SAP Extends Grab for PeopleSoft Users

 
 
By Lisa Vaas  |  Posted 2005-04-04 Email Print this article Print
 
 
 
 
 
 
 

The Safe Passage Program promises migration support to SAP's NetWeaver platform for customers uncertain about the future of Oracle's Project Fusion.

In another move to attract Oracle customers, SAP has extended its Safe Passage Program to all users of J.D. Edwards and PeopleSoft applications. SAP AGs Safe Passage program, which the company rolled out in January hard on the heels of Oracles PeopleSoft acquisition announcement, initially pertained only to SAP customers who also use PeopleSoft and JDE applications. The program provided a discounted migration plan, allowing users to maintain their current PeopleSoft and JDE application support while migrating to MySAP ERP (enterprise resource planning). It was enabled by SAPs purchase of TomorrowNow Inc., a third-party maintenance provider for PeopleSoft applications.
SAP on Monday extended that program to more than 6,500 Oracle customers running PeopleSoft and JDE applications in the United States.
The rationale is to provide a "safe passage" to companies facing uncertainties caused by Oracles acquisition of, and subsequent integration of, PeopleSoft and its technologies. That includes technology from JDE, which PeopleSoft acquired shortly before Oracle launched its long and aggressive campaign to purchase PeopleSoft in the summer of 2003. "PeopleSoft and J.D. Edwards customers are facing the planned obsolescence of their software investment, and this is a major point of concern for companies that have already been forced to weather the takeover storm by Oracle," said SAP America President and CEO Bill McDermott, in a statement.
Under the program, companies running PeopleSoft and JDE will be able to move to SAPs NetWeaver platform. The program also includes maintenance, migration and support offered via TomorrowNow. Upon launching the combined Oracle and PeopleSoft in January, Oracle outlined Project Fusion, the code name for a suite of products that will merge the best from all three product sets—Oracle, PeopleSoft and JDE applications. Analysts say Project Fusion is the death knell for PeopleSoft applications. Click here to read more. Oracle next year is slated to deliver the first Project Fusion components, including data hubs, which Oracle announced at Oracle OpenWorld in December. Project Fusion applications will follow in 2007, with the entire suite to be ready by 2008. Read a Q&A with Oracle senior director of Customer Data Hubs Peter Heller here. The second wave of SAPs Safe Passage Program will include an independent analyst report detailing the "considerable challenges" created by this integration, which will cover multiple tool sets, platforms, applications and corporate cultures, SAP said in its press release. Analysts werent surprised by SAPs latest move. "I dont think [SAP] has anything to lose" by extending the program, said Paul Hamerman, an analyst for Forrester Research Inc. Hamerman said that the initial program didnt result in much migration away from Oracle. "The switching costs are very high," he said. "A very high percentage of customers will stay with what they have, at least for the next couple of years, when they see what kind of transition choices they have with the Fusion release, and they can decide whether to go forward with Oracles transition path or look for another vendor." But even if customers dont buy into a wholesale migration away from Oracle, many are still evincing interest in using TomorrowNow for maintenance without a full-scale migration, Hamerman said. Next Page: Analysts say the move makes SAP an option for customers.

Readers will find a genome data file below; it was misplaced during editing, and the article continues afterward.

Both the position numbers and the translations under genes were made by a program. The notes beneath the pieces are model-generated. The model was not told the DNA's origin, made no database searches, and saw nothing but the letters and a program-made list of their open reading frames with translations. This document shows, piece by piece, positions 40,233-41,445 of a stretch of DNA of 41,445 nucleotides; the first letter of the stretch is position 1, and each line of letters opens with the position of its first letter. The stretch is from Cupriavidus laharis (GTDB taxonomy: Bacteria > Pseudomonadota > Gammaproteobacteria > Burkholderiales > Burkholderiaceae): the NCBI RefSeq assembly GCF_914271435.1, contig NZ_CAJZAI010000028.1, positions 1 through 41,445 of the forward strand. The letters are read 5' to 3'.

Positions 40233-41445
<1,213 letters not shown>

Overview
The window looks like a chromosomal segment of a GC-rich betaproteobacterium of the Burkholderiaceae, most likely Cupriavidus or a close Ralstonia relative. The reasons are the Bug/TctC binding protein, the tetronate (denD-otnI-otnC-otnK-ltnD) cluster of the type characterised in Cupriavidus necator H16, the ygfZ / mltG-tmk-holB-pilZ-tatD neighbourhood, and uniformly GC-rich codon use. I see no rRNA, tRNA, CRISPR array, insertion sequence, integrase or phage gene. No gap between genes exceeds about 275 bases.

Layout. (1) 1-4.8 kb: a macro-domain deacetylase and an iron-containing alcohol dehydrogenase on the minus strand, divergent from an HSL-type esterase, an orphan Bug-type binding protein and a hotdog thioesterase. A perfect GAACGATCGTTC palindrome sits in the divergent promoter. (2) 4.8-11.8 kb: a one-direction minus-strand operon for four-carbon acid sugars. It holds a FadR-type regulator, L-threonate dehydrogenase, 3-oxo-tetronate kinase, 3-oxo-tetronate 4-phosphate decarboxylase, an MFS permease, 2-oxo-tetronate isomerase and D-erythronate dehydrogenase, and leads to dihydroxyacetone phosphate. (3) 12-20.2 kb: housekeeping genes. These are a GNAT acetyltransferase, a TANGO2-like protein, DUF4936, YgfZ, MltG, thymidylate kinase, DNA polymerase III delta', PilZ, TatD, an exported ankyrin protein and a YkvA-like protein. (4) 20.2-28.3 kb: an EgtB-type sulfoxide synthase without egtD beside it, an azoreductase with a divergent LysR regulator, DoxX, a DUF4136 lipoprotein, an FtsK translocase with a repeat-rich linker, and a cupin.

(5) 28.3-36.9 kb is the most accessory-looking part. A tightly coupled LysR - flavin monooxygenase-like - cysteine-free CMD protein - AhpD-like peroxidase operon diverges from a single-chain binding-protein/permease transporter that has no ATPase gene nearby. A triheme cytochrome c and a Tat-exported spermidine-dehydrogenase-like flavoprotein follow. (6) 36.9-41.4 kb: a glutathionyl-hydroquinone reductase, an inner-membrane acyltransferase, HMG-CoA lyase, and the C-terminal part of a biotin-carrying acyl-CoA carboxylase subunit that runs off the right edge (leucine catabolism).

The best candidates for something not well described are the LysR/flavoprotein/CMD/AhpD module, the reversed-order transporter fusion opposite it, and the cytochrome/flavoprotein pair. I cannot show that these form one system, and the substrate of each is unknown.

Lisa Vaas is News Editor/Operations for eWEEK.com and also serves as editor of the Database topic center. Since 1995, she has also been a Webcast news show anchorperson and a reporter covering the IT industry. She has focused on customer relationship management technology, IT salaries and careers, effects of the H1-B visa on the technology workforce, wireless technology, security, and, most recently, databases and the technologies that touch upon them. Her articles have appeared in eWEEK's print edition, on eWEEK.com, and in the startup IT magazine PC Connection. Prior to becoming a journalist, Vaas experienced an array of eye-opening careers, including driving a cab in Boston, photographing cranky babies in shopping malls, selling cameras, typography and computer training. She stopped a hair short of finishing an M.A. in English at the University of Massachusetts in Boston. She earned a B.S. in Communications from Emerson College. She runs two open-mic reading series in Boston and currently keeps bees in her home in Mashpee, Mass.
 
 
 
 
 
 
 

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